Note the overkill polystyrene capacitor on the right, couldn’t find the right voltage spec one for that capacitance so had to go for a 400V spec, hence the size. Still fits and works!

Building the boards was the easy bit to be honest. Once they were done the fun of trying to fit everything into a case and route the wiring began. I got a 1U rack case off EBay again, it was from a network router so needed a bit of tidying up, and I also ordered a plain aluminium front panel which I was going to attach on top of the existing front plate. I’ll admit that the rack case was probably my biggest cock-up. I thought it was full depth but when it arrived it was a shallow one, so stuffing all the PCBs, transformers and connectors in was going to be a challenge.



I put the transformers for each channel down the sides and the PCBs in the middle. This just about worked, I had to leave space for input, output and power supply sockets too.

I wanted to make use of the input transformers multi-taps, so I could make a switchable impedance for the mic inputs. Although not strictly necessary these days as most mics are designed to work with the typical high impedance of most mic preamps, it can help when interfacing with older mics and it also offers another tonal option for a given mic. The taps on the primary side of the transformer allow the two halves of the primary to be wired in series (1200Ω) or parallel (300Ω), I wired in a switch to change the configuration via the front panel.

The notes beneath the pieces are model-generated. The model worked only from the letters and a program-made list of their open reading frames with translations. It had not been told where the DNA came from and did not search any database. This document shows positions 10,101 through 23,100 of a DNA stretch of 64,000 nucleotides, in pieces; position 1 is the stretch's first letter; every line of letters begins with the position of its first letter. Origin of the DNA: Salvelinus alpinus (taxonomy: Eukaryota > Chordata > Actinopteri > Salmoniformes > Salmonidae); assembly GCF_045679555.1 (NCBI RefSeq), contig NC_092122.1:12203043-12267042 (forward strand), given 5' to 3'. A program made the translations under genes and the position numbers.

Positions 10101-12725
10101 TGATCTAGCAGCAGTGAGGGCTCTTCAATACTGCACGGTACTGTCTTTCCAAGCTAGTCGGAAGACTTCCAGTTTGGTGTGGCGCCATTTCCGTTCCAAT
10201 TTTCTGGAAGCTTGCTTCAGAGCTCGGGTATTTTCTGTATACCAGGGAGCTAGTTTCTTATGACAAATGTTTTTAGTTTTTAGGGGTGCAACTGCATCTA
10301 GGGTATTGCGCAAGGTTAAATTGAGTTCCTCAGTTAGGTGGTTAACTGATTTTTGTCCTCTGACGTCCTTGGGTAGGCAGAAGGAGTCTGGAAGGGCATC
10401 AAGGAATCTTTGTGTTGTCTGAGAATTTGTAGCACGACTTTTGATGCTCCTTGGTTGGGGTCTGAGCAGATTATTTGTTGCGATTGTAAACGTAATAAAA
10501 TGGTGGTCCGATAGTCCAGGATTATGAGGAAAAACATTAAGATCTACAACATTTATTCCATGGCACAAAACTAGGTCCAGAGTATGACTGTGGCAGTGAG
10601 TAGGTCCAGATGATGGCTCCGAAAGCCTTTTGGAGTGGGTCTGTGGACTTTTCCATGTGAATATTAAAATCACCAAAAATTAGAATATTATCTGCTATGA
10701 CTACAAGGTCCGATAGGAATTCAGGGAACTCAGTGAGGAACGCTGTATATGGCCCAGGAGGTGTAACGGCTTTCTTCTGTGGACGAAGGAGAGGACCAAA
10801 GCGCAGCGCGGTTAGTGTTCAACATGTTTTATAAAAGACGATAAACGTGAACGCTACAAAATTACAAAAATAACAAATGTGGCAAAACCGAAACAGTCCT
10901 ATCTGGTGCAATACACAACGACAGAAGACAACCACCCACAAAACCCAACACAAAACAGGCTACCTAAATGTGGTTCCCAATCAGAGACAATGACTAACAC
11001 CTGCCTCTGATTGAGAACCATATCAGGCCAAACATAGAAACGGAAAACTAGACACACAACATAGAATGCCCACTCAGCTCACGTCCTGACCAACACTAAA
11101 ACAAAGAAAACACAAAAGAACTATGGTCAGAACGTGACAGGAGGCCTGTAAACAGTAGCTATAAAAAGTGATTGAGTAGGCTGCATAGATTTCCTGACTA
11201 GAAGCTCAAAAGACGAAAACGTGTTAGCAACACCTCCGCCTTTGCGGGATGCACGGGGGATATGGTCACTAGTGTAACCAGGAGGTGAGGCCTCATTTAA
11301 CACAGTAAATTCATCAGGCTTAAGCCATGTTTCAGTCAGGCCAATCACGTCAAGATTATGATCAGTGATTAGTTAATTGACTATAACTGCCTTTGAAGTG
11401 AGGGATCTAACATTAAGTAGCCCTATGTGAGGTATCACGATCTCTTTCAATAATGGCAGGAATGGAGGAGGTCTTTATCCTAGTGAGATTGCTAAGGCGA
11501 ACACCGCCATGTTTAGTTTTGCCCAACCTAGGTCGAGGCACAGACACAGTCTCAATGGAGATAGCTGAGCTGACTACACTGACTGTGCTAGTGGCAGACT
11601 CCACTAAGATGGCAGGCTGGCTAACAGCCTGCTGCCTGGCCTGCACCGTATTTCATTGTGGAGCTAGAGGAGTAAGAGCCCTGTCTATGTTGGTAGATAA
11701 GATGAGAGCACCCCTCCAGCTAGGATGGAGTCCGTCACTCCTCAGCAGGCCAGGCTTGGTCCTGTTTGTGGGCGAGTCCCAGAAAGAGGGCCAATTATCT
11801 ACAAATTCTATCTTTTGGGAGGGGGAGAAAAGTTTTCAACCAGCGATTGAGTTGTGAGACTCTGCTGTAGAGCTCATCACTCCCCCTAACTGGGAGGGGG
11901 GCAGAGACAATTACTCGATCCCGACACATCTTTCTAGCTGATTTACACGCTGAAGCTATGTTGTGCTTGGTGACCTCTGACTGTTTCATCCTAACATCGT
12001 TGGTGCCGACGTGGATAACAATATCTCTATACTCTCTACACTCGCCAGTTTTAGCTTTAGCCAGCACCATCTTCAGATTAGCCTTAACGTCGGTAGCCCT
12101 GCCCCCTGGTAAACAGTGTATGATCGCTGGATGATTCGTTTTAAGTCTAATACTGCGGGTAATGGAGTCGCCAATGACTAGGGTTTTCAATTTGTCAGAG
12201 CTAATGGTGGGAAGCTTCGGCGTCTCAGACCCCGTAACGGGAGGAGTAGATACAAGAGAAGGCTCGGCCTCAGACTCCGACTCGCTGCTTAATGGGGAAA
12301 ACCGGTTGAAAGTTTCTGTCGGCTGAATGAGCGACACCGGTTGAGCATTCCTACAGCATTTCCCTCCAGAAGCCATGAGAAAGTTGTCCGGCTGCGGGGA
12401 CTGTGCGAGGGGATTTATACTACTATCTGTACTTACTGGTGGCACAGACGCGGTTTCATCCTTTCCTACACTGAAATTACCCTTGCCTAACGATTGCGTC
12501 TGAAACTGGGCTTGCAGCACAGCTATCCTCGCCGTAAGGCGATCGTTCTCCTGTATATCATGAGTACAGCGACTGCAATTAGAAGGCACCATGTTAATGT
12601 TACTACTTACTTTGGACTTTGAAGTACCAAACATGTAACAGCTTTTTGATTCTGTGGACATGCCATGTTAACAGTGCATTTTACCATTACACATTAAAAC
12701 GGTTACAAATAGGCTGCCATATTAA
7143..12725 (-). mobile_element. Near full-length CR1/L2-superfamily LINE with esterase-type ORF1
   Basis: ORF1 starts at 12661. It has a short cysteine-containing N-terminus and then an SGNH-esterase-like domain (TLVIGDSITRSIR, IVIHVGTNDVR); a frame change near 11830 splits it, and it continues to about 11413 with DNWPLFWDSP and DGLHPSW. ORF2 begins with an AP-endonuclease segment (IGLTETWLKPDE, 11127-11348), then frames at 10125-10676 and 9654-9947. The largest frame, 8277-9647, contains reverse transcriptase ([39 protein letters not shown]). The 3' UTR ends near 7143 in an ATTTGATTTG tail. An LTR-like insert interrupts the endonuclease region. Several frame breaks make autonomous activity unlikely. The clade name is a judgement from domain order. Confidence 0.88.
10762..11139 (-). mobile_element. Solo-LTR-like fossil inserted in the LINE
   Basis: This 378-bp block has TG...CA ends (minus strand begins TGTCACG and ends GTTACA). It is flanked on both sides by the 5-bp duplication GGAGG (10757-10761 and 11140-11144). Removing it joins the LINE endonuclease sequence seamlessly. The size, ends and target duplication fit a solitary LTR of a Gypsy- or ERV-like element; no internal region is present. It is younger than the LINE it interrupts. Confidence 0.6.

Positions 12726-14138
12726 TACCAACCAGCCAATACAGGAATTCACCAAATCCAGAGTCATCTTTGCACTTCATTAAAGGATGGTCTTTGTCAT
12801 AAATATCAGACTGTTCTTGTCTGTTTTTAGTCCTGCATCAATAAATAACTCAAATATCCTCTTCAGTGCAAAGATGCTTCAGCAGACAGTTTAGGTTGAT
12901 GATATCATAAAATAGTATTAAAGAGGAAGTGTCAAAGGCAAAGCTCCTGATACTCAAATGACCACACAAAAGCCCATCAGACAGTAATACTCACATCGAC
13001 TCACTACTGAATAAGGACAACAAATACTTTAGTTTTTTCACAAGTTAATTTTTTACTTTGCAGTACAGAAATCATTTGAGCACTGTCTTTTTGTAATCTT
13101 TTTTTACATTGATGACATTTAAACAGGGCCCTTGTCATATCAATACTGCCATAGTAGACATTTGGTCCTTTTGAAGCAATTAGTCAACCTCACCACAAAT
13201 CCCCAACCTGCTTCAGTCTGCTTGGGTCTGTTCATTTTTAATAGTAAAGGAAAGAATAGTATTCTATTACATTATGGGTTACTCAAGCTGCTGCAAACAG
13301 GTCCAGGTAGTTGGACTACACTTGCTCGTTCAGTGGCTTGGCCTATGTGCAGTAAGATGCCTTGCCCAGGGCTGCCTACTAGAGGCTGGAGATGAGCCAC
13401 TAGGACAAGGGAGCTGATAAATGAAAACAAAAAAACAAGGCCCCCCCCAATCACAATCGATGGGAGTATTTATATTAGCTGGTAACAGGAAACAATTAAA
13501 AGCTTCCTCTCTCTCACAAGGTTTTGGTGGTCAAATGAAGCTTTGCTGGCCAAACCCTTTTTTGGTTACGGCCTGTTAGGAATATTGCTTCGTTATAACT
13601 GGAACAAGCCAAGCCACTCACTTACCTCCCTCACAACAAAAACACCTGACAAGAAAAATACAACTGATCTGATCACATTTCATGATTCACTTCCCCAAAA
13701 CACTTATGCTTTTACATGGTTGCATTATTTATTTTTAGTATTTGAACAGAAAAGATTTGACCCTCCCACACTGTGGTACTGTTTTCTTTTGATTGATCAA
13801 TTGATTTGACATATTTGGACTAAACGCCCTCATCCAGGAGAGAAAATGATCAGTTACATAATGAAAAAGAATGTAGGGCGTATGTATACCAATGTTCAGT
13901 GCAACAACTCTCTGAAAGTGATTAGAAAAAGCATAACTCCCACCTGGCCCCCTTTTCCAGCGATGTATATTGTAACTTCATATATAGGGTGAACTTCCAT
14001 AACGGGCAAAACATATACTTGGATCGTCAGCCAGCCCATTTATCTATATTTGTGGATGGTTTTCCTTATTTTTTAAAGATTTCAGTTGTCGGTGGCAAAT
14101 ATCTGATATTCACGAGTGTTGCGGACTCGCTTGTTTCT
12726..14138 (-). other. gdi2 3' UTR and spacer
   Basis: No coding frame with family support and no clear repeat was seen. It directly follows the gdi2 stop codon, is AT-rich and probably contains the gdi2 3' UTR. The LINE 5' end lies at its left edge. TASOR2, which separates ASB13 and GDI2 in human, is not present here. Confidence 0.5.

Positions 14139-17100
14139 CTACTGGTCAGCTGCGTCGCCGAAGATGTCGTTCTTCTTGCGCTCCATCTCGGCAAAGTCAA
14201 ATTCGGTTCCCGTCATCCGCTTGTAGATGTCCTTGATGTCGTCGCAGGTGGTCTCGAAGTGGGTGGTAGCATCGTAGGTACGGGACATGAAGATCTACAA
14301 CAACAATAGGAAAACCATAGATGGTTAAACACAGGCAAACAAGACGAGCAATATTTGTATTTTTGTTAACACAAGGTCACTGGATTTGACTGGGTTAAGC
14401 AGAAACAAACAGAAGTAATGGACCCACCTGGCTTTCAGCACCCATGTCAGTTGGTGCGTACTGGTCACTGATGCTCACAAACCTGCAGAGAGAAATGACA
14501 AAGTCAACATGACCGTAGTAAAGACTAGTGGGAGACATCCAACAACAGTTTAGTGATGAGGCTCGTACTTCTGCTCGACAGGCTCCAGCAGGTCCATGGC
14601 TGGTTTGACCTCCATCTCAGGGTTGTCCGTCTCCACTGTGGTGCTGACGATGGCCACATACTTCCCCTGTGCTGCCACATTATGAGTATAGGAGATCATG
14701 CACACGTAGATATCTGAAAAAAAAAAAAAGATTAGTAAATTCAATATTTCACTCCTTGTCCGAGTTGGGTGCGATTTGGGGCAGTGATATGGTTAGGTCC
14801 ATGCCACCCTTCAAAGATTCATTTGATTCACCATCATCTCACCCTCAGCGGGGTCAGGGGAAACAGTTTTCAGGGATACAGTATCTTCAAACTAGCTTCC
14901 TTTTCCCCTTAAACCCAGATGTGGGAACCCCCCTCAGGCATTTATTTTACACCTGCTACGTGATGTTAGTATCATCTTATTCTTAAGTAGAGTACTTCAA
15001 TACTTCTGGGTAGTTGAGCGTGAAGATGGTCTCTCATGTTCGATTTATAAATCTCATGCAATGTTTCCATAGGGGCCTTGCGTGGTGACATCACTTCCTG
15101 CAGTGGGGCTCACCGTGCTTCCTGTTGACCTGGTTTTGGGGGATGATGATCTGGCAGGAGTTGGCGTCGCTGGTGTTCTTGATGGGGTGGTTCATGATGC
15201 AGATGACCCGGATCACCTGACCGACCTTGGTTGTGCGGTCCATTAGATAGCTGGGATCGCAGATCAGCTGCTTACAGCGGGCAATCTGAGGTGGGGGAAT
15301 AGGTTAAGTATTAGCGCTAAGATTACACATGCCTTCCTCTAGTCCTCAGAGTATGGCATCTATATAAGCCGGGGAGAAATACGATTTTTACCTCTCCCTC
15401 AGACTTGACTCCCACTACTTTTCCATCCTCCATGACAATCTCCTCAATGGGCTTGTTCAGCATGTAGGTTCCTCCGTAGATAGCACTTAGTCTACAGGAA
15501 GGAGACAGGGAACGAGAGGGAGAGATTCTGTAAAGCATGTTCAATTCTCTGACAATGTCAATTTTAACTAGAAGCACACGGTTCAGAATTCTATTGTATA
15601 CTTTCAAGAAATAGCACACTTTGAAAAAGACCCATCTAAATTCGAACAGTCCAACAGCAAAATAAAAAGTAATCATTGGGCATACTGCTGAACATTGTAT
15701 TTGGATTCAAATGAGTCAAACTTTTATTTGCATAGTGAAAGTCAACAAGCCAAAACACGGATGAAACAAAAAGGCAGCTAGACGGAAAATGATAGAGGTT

Nearing completion, fitting the front panel
Nearing completion, fitting the front panel

The only other switch I fitted was a +48V phantom power switch. Phantom power is introduced to the hot and cold connectors on the input XLR via 6.81K resistors. I left out phase and pad switches for now. I also opted not to fit the output trimmer. You ideally need to use a high quality pot, I think I may add this for the next build as it allows you to drive the input stages harder for more grit if you want it. Some people say that the trimmer degrades the sound quality slightly, that’s a better reason than not being arsed to fit it.

The other important piece of the puzzle is the power supply. These boards need a +24V supply as well as +48V  for phantom. I had no choice but to locate all of this in a separate enclosure, though with careful planning you could fit all this into a larger rack unit (watch out for induced mains hum from the power supply transformer). JLM do a suitable power supply, I already had a toroidal transformer so found a PSU kit from a Russian supplier on EBay. These do the job, but I blew the first one with an accidental short circuit.